Space-Time Reasoning in Logic
Pavel B. Ivanov
Written: 11 Oct 1998
Every phenomenon of the physical world occurs in space and time; these are
the two fundamental forms of any motion. Though subjectivity does not
obey any spatial or temporal limitations in any straightforward way, it has to be somehow
implemented in a system of interacting material bodies, and every such implementation
is bound to reflect the space-time properties of the material used. In particular,
logical reasoning in humans must manifest a combination of both spatial and temporal aspects in every single act, and one of them may dominate sometimes over the other.
Since any object can be a part of many higher-level systems, it can manifest
quite different features when viewed in respect to a specific external process.
The opposition of space and time is only one of the possible schemes, and its representation
in human reasoning can in no way exhaust the possible manifestations. Though
some types of complementary descriptions (like geometric and dynamic methods
in analytical mechanics, functional and operator forms of quantum mechanics etc.)
could be related to the opposition of space and time, there are otherthere are other kinds of complementarity apparently unrelated to this issue, such as, for example, the juxtaposition
of configuration space and phase space pictures of dynamics. In this latter case, one
will find a kind of space-time duality: motion in the configuration space forms
the geometry of phase space, so that a dynamic (time-dependent) picture gets
complemented with a static (space-like) description. A point in the phase space may
correspond to a straight trajectory in the configuration space; conversely, two points
in the phase space (fixing a straight line) determine a point in the conjugate
configuration space (the intersection of two trajectories).
One could also recall the two paradigms of statistical physics, where one finds
both time averages and averaging over statistical ensembles, and it is only in an ergodic system that the two become equal.
In logic, too, there are complementary aspects of any particular act of reasoning, one resembling space, and the other seemingly akin to time.
Considering the universe of
established facts (for instance, a universe of true sentences of propositional logic,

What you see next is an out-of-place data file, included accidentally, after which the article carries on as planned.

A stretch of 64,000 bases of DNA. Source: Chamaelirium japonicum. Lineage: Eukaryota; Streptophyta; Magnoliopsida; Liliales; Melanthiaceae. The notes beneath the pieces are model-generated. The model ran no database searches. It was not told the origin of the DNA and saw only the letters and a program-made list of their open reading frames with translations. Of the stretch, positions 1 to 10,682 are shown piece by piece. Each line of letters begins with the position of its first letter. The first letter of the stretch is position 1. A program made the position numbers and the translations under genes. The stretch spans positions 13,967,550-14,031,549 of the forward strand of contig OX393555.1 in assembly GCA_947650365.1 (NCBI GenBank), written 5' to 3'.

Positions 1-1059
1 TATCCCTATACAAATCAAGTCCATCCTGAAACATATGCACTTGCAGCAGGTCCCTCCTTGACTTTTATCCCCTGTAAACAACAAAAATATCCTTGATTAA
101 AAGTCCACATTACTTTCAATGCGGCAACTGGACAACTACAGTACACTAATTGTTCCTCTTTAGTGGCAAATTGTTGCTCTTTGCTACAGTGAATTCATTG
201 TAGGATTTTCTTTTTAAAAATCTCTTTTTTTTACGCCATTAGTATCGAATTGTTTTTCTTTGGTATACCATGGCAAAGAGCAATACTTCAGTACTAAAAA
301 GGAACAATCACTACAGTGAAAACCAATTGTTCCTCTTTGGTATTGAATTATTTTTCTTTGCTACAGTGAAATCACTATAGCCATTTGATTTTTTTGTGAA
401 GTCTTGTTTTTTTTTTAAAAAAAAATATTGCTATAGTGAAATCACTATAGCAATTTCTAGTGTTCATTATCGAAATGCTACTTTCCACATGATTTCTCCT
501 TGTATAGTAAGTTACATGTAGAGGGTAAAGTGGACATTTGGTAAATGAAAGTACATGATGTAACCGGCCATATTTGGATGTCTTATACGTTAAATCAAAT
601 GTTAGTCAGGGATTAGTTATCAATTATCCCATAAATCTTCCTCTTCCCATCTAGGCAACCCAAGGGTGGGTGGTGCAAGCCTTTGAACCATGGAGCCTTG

or a collection of axioms and theorems of a mathematical theory), one could
extend it in two opposite ways, either adding a new arbitrary assertion or deriving
a consequence of the already existing facts as a hypothesis yet to be recognized as a new fact. The former (extensive) way is readily associated with spatial expansion,
while the latter (progressive) way manifests a serial organization similar to that of
physical time. The two directions of logical development are relatively independent,
since adding new "true" sentences (axioms) does not require any inference,
while the application of the pre-defined inference rules does not require any
new axioms to proceed. This resembles the "orthogonality" of space and time
coordinates in classical physics.
However, many physical processes obey the principle of contingence, which could be compared with logical consistency:
in a system with stationary dynamics, the possible trajectories
cover the whole configuration space, so that every point in the system's configuration
space can only be achieved from the points lying on a certain trajectory.
This holds for either mechanical (both classical and quantum) or non-mechanical
(thermodynamic and other) systems, with the appropriate redefinition of
space and time variables. In the same way, formal logical reasoning is bound to
follow certain lines of reasoning determined by the system of the adopted inference rules.
Two sentences are logically independent (within a given inference system)
if they do not lie on the same logical trajectory, that is, they cannot be inferred
from each other. This means that the addition of a new axiom or definition
requires a consistency check against the already accepted statements: new space points